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Taliban blamed for Pakistani army killings


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If the U.S. and the coalition are going to hit the Taliban and Al Qaeda hard, and raise the possibility of finding bin Laden, then they are going to have to go into this area......plain and simple....

I understand the sensitivities and ramifications of going into these tribal lands, especially for Pakistan and Musharaf, but doing it half-ass is not the answer either...

The assassination attempts on Musharaf would hopefully give him and his loyalists the understanding and will that they have to go into these areas, and the play they have called now is only giving strength, coordination, and resolve to the Taliban and AL Qaeda....

Time to deal with this once and for all....

Taliban blamed for army killings

By Ahmed Rashid in Lahore

(Filed: 10/01/2004)

Suspected Taliban and al-Qa'eda gunmen killed at least four Pakistani soldiers when they attacked an army base with rockets in the lawless border region near Afghanistan.

The attack early yesterday came a day after the Pakistani army launched a campaign in the remote tribal district and underlines growing unrest in the remote mountainous areas where Islamic militants, perhaps including Osama bin Laden, have found refuge.

Local officials told reporters that at least four soldiers were killed and three were wounded after militants fired the rockets at the army camp near Wana in the South Waziristan tribal agency.

Pakistan's military spokesman, Major General Shaukat Sultan, said that "the attackers fired a couple of rockets at the camp near Wana", but declined to give a precise figure on the casualties. Witnesses said firing went on for at least 45 minutes.

The rugged mountainous region is known to be a haven for al-Qa'eda and Taliban militants who have been launching attacks on American and Afghan troops based across the border.

There has been a spate of recent unconfirmed reports that Osama bin Laden may also be hiding in south Waziristan, where tribesmen are deeply anti-American and oppose Pakistan's support to the US forces in Afghanistan.

On Thursday, after intelligence reports that Pakistani tribesmen were giving sanctuary to foreign terrorists, the army launched an operation in the same region but failed to find anyone.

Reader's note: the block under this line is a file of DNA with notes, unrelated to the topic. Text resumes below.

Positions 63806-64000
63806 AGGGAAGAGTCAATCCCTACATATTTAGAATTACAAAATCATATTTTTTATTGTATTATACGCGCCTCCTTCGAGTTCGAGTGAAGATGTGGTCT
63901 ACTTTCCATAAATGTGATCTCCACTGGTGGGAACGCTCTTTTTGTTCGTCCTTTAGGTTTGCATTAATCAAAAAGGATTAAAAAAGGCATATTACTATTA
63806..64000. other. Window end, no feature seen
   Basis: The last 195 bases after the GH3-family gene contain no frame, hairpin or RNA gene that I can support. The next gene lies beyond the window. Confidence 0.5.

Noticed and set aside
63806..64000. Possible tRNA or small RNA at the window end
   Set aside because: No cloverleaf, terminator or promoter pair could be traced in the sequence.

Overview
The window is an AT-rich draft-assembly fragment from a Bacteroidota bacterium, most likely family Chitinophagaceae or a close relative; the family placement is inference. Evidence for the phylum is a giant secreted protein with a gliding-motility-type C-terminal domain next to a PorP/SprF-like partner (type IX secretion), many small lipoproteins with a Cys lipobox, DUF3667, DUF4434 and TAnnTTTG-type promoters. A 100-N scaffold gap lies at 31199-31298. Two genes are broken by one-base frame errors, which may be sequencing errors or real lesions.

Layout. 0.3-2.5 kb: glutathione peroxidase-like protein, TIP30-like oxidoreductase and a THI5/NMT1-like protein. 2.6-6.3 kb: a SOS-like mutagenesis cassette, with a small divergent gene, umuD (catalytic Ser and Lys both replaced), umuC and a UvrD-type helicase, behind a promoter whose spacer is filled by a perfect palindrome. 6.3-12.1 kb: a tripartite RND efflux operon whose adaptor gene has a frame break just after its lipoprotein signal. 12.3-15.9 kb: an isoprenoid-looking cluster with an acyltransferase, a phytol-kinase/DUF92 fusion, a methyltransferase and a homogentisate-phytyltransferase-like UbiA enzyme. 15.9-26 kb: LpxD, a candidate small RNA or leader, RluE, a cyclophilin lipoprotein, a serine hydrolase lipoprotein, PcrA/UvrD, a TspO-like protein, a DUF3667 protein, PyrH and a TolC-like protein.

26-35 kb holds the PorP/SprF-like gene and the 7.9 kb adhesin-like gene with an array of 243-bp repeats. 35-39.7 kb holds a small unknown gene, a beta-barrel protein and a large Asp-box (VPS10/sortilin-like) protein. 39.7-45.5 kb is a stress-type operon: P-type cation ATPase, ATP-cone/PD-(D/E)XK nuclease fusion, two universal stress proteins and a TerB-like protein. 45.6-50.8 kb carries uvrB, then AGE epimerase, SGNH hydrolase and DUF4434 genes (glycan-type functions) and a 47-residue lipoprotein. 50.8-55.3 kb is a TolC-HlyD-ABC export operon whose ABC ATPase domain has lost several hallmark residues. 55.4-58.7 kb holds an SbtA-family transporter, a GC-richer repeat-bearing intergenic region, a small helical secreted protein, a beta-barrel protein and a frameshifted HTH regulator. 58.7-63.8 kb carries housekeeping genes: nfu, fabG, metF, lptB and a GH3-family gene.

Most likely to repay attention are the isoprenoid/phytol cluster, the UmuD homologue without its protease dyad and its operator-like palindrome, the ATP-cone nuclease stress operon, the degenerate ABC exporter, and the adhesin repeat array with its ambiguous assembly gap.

Troops, backed by helicopter gunships, destroyed two houses belonging to local tribesmen as punishment for hiding the foreign militants.

US Special Forces are known to be operating in the border region alongside the Pakistanis but officially Islamabad denies this.

Earlier this week Zalmay Khalilzad, the US Ambassador in Kabul who is presently in Washington, said that Pakistan must do more to contain Taliban elements operating along the border.

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Pakistan Army Issues Ultimatum to Al Qaeda Sympathizers

Saturday, January 10, 2004

ISLAMABAD, Pakistan — Pakistani authorities gave tribal leaders a two-day ultimatum on Saturday to hand over three tribesmen believed to have sheltered Al Qaeda (search) terrorists near the Afghan border.

Troops meanwhile were hunting suspected Al Qaeda militants or tribesmen who fired rockets Thursday at an army camp in the border area, which is a possible hideout for Usama bin Laden (search) and other fugitives. The attack killed four soldiers and wounded five.

The Pakistani military came up empty-handed after launching a raid backed by helicopters Thursday to capture 15 to 20 suspected Al Qaeda fighters who were believed to be hiding at three compounds in the tiny village of Kalosha (search), near the border with Afghanistan.

Searches of the compounds turned up nothing, and the three owners as well as the Al Qaeda suspects eluded capture.

The operation took place near Wana in South Waziristan, one of Pakistan's deeply conservative, semiautonomous tribal areas in mountains along the Afghan border where bin Laden and other Al Qaeda members and supporters of Afghanistan's ousted Taliban (search) regime may be hiding.

The tribal elders were warned Saturday that the government will consider "serious action" against them if the owners of the three compounds are not handed over in two days, Rehmat Ullah, a senior official in the region, told The Associated Press.

Authorities promised to meet the demand of the elders and free 28 people who were taken into custody for questioning, Ullah said.

A Pakistani army camp was attacked with rocket fire Thursday after the raid, initially killing two soldiers. Two more later died in a hospital.

An intelligence officer, speaking on condition of anonymity, said it was unclear who carried out the attack. The tribesmen often target Pakistani soldiers who venture into the area.

Pakistani officials have described Thursday's operation as minor, indicating bin Laden and other high-profile Al Qaeda members were not the targets.

Under Pakistani law, an entire tribe is responsible for any crime committed by one of its members and can be punished collectively. Tribal elders are expected to work with authorities and turn in any criminals. In return, the tribes have autonomy over their affairs.

The operations followed a series of attacks this week in Afghanistan that are suspected of being carried out by Taliban and possibly Al Qaeda fighters amid apparent new calls by bin Laden in a taped message for Muslims to attack U.S. forces and their allies.

Taliban fighters have staged several ambushes and frequently fire rockets at U.S. bases in the area, then retreat across the border into Pakistan. U.S. military officials have said that American troops were conducting routine operations in Afghanistan and were watching the border closely.

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